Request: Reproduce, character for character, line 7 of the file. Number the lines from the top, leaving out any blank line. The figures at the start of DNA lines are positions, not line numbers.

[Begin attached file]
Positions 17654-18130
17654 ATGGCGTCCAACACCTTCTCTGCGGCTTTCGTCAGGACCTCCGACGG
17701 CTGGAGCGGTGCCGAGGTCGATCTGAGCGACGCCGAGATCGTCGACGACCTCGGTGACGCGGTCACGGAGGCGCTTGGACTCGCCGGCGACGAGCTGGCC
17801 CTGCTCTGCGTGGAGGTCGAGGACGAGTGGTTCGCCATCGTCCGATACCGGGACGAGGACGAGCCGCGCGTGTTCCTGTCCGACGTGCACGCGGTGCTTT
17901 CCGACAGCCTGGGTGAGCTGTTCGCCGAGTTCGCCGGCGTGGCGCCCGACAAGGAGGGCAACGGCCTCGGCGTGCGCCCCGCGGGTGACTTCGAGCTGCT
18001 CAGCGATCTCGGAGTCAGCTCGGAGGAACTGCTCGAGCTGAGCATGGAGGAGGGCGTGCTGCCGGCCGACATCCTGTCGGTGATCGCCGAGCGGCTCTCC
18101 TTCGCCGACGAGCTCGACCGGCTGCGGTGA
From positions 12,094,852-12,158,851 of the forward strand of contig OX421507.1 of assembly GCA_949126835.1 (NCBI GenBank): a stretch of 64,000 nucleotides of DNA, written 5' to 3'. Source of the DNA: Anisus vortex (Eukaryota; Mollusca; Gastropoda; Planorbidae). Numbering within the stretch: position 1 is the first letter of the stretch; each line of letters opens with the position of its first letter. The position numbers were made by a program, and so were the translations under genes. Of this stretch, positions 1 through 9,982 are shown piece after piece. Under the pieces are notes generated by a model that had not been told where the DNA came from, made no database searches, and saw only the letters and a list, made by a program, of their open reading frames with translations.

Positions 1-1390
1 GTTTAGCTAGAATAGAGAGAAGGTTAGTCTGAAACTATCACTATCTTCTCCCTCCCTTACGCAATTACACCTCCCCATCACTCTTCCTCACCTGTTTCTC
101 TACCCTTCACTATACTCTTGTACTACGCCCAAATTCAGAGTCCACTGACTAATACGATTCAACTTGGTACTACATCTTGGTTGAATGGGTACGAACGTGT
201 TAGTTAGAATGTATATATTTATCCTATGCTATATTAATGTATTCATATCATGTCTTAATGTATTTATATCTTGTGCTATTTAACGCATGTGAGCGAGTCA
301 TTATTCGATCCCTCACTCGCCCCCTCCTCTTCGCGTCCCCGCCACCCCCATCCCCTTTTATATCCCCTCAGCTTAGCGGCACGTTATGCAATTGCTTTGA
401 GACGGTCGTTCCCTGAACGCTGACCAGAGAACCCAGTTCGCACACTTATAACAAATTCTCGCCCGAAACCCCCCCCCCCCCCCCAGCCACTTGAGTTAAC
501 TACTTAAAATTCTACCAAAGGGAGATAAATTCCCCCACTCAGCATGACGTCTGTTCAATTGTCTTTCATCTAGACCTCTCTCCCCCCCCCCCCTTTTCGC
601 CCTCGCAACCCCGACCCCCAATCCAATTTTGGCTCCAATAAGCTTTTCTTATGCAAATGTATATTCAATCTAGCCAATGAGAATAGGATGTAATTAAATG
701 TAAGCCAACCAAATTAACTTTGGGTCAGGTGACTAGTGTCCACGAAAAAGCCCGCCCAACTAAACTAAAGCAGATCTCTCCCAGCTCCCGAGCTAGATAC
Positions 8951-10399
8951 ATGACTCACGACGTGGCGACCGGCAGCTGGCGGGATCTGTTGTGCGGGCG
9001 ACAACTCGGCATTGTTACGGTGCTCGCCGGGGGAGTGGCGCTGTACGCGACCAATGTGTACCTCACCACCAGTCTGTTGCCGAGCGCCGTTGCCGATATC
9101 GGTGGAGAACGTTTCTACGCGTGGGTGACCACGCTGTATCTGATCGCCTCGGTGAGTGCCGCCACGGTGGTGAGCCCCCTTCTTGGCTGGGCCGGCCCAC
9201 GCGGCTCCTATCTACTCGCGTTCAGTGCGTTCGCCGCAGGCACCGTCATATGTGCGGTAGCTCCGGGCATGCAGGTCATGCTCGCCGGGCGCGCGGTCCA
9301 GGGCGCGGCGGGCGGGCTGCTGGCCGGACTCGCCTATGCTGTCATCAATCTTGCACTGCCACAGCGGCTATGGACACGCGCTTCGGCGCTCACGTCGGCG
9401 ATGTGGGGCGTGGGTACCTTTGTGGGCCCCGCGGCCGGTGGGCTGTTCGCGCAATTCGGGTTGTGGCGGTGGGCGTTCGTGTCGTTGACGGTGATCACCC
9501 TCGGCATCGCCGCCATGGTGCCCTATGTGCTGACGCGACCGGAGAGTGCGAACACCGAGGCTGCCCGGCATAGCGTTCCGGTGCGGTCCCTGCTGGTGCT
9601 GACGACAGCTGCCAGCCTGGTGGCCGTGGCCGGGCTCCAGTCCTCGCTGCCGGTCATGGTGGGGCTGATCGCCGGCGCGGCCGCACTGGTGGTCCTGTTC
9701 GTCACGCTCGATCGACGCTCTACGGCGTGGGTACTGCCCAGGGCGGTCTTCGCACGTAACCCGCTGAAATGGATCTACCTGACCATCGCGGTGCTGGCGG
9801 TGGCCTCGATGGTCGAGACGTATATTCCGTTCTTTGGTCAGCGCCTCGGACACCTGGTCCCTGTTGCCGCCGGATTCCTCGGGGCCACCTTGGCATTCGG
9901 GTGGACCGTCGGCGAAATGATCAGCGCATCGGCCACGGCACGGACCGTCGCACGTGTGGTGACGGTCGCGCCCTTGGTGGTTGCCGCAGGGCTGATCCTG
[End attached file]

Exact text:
18101 TTCGCCGACGAGCTCGACCGGCTGCGGTGA